I was slightly upset to have to dig the same hole and reset the same post AGAIN!

Eventually we managed to finish.  They were lined up perfectly and ready for the head gate.

This friendly black cow stepped out of the barn to check things out.

She stood there, surveying the situation, and letting us rub her back and belly.  She's a total pet.... she's a holstein cross that we plan to sell eventually. 

We always have fun with her because she's so tame.

She checked everything out, then she started licking Steve's arm. 

Back to work.....

The EXTREMELY heavy head gate is then lifted into an upright position and bolted onto our two posts.

So eventually when we're all finished, we'll be able to herd the cattle from the barn, through this gate, then to the new head gate. 

They'll stick their heads in here, and the gate will close tightly.  Then we'll be able to work on them... vaccinating them, worming them, dehorning, castrating... whatever needs done.  Steve says this system will ultimately save us hours of time in working the cattle.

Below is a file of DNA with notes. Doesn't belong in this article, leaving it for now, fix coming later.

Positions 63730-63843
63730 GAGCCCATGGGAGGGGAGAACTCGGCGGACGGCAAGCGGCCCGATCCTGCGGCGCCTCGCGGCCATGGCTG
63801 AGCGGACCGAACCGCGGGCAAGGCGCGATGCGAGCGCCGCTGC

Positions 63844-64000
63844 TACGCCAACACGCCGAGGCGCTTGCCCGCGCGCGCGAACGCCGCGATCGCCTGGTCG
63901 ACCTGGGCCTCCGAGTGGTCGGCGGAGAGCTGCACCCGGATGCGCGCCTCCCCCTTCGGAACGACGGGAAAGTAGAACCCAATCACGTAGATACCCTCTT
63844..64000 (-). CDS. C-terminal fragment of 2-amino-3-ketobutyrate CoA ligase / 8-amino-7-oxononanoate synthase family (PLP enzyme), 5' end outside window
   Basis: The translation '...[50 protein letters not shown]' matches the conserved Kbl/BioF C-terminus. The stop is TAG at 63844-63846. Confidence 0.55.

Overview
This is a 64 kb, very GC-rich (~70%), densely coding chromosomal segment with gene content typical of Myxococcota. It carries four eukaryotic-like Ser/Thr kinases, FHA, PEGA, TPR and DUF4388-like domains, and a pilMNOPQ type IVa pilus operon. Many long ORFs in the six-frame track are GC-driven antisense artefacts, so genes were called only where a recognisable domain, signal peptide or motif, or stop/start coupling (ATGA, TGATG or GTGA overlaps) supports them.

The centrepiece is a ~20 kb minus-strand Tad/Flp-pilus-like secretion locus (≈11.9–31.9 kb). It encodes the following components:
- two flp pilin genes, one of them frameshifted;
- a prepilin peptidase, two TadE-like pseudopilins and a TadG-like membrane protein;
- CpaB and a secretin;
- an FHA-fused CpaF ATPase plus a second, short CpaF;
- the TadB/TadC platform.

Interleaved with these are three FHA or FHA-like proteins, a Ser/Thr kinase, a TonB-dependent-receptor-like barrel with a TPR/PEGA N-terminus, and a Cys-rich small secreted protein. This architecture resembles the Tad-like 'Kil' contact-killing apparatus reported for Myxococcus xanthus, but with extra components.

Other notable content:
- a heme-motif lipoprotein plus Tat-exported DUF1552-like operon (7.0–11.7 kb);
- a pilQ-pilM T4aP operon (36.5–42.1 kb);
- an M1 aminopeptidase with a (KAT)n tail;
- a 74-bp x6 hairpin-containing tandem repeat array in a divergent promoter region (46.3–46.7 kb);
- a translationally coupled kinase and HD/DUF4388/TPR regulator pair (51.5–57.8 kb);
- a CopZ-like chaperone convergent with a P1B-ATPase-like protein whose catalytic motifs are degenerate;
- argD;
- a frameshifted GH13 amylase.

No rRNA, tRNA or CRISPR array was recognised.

It was a HARD day's work. 

Saturday, August 7, 2010

Road trip to visit family

I just got back from a little road trip.  I went to Hartville, Ohio with my brother, Josh and my mom to visit family.  For whatever the reason, we don't visit often enough.  My mom had 10 brothers and sisters and half of them are now gone.  My mom will be 78 in December.  Life is short.  Why don't we spend more time with those we love?

This is a Nichols family reunion photo which was taken about 6 or 8 years ago.  From left front:  Uncle Kenny;  Uncle Jack (RIP);  Aunt Pat (RIP);  Aunt Evelyn (RIP).  Back row:  Aunt Barbara; Uncle Gary; Aunt Berdeal; Uncle Don; Mom; Dad (RIP); Aunt Lue (RIP);  Uncle Howard;  Aunt Mary;  Uncle Boyd (RIP).

So we took mom to visit her little brother... my Uncle Kenny.  He's been confined to a wheel chair for 20 years from injuries received in a motorcyle accident.  He is paralyzed from the waist down. He is an AWESOME guy! 

I love this picture.... Uncle Kenny is laughing so hard at a comment someone made.  I have no idea what was said, but I love his laugh.  He laughs all over and with so much expression!

Here he is looking at pictures of his only granddaughter.

Here my brother Josh shares funny stories with Uncle Kenny.  

We had a good visit with Uncle Kenny and his wife Connie.